U.S. Air Force Brigadier General Edward "Buster" Ellis, commander of Operation Northern Watch, told "The Washington Post" that the Iraqis have not succeeded in shooting down any allied aircraft because they no longer turn on their radar tracking systems, but rather fire antiaircraft guns and surface-to-air missiles blindly, although "the potential is there for them to get lucky enough." According to Ellis, the downside of the patrols is that the Iraqis have "honed their evasion skills and learned a lot about U.S. capabilities." On 28 July, Baghdad's official Republic of Iraq Television condemned "the U.S. and British ravens of evil" and said that the U.S. and British aircraft "were confronted by the heroes of our missile forces and ground defenses that have forced them to return accursed and defeated to their bases in the land of Kuwait." (Michael Rubin)

NEW EVIDENCE OF IRAQI WEAPONS DRIVE. Iraqi procurement agents have sought to purchase stainless-steel tubing used exclusively for gas centrifuges, "a key component in making the material for nuclear bombs," according to "The Washington Times" on 26 July. According to Gary Milhollin, director of the Wisconsin Project on Nuclear Arms Control, stainless-steel tubing would be necessary to counteract the corrosiveness of radioactive gas. Former Iraqi nuclear-weapons program official Khidhir Hamza said that Iraq had approximately 400 potential uranium-enrichment sites at the time of his 1994 defection. Iraqi President Saddam Husseyn's own rhetoric is also cause for concern. In September 2000, Saddam publicly called for his "nuclear mujahedin" to "defeat the enemy," according to an unclassified CIA report to Congress on the acquisition of weapons technology ( According to the "The Washington Times," Turkish military intelligence has informed the Pentagon that Iraq possesses "at least one nuclear device," but Pentagon officials have not yet confirmed the report.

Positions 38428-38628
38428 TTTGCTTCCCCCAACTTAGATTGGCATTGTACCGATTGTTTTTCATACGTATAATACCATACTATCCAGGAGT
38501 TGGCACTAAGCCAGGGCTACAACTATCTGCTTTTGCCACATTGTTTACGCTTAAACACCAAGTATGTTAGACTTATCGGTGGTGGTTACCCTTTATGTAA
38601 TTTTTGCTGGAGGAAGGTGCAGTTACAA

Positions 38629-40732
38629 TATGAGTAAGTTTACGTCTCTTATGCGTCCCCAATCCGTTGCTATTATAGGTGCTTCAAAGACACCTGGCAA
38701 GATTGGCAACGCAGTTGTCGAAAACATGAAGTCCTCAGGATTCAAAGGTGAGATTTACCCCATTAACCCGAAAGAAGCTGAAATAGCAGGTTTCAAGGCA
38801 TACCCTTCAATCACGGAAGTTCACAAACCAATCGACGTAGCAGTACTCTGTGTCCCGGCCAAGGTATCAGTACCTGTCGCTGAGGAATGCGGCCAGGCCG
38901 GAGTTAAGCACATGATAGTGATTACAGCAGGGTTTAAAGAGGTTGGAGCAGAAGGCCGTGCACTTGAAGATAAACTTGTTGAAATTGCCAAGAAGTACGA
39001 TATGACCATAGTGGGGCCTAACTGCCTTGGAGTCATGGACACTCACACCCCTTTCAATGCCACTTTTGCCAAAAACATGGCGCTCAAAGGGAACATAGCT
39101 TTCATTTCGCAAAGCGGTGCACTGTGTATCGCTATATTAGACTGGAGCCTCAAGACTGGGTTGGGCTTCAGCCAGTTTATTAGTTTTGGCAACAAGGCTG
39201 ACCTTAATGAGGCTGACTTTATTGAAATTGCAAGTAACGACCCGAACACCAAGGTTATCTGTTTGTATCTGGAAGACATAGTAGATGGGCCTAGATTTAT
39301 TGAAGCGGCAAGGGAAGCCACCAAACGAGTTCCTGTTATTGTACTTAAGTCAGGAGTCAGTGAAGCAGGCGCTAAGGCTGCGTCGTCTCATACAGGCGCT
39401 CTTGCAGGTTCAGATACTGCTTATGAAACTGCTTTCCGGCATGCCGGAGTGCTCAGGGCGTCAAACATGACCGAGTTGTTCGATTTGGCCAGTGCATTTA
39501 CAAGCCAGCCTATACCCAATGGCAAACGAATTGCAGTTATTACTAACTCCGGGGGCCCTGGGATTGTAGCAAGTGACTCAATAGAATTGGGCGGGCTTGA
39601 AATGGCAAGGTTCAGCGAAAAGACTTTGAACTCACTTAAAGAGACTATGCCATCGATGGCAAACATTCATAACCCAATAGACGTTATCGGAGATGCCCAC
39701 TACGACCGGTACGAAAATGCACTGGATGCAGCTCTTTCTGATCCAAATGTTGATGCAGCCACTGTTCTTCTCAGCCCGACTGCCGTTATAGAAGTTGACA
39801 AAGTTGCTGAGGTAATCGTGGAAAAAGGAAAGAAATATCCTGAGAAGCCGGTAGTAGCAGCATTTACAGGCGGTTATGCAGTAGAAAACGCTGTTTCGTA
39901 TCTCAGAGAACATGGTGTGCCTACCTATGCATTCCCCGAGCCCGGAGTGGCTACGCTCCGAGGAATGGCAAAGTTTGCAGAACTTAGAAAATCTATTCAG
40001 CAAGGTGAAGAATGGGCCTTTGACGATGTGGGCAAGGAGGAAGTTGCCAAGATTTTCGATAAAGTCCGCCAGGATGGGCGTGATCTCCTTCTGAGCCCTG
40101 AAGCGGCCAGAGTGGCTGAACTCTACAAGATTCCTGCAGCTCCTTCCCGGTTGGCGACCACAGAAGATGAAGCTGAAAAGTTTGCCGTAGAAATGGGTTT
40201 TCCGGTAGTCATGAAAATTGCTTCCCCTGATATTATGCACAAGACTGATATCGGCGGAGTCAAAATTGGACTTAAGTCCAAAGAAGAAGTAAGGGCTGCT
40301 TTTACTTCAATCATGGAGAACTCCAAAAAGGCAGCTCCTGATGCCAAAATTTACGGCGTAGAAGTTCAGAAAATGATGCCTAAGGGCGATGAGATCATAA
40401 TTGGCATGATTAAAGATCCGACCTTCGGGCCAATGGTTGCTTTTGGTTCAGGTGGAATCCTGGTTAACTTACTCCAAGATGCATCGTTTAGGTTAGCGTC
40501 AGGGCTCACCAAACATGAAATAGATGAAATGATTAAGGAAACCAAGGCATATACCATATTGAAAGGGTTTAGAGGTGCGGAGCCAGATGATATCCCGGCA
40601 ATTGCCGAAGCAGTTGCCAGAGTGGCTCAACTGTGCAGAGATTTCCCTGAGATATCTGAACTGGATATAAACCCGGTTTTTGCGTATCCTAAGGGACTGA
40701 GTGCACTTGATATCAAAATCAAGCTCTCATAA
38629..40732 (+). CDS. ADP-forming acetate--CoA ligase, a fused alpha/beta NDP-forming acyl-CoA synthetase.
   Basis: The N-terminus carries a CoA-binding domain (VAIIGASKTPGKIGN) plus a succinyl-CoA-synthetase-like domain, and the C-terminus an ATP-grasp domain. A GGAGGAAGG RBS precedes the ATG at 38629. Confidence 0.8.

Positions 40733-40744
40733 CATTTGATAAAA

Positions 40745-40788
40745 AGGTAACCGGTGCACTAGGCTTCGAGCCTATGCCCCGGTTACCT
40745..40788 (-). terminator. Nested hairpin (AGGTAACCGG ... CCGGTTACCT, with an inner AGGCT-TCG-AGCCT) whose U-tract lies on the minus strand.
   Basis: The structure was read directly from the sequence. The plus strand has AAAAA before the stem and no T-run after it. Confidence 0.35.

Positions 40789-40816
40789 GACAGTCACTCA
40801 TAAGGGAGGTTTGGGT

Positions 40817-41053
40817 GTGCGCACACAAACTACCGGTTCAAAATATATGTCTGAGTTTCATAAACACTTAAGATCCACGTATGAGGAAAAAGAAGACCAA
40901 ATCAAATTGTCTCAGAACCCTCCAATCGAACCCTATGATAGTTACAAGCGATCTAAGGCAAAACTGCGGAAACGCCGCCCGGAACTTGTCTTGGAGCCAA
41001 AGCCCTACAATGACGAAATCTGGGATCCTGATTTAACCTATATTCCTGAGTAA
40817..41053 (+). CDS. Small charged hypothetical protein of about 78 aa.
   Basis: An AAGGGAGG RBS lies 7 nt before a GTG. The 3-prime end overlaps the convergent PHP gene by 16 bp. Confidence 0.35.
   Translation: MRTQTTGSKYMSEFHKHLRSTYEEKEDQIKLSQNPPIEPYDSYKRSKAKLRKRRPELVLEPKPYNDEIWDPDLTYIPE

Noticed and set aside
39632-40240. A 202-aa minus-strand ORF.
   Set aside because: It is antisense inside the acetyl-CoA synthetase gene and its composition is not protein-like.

Recent intelligence reports indicate that Iraq is actively expanding its arsenal of chemical and biological weapons, as well as its missile program, "The Washington Times" added. U.S. intelligence analysts are scouring satellite imagery for signs of the rumored Tahaddy biological-weapons laboratory, which is said to employ 85 scientists, according to "The Washington Post" on 31 July. According to the article, several recent Iraqi defectors have talked of the facility that they say includes underground testing facilities and stores strains of a pathogen resembling the deadly Ebola virus.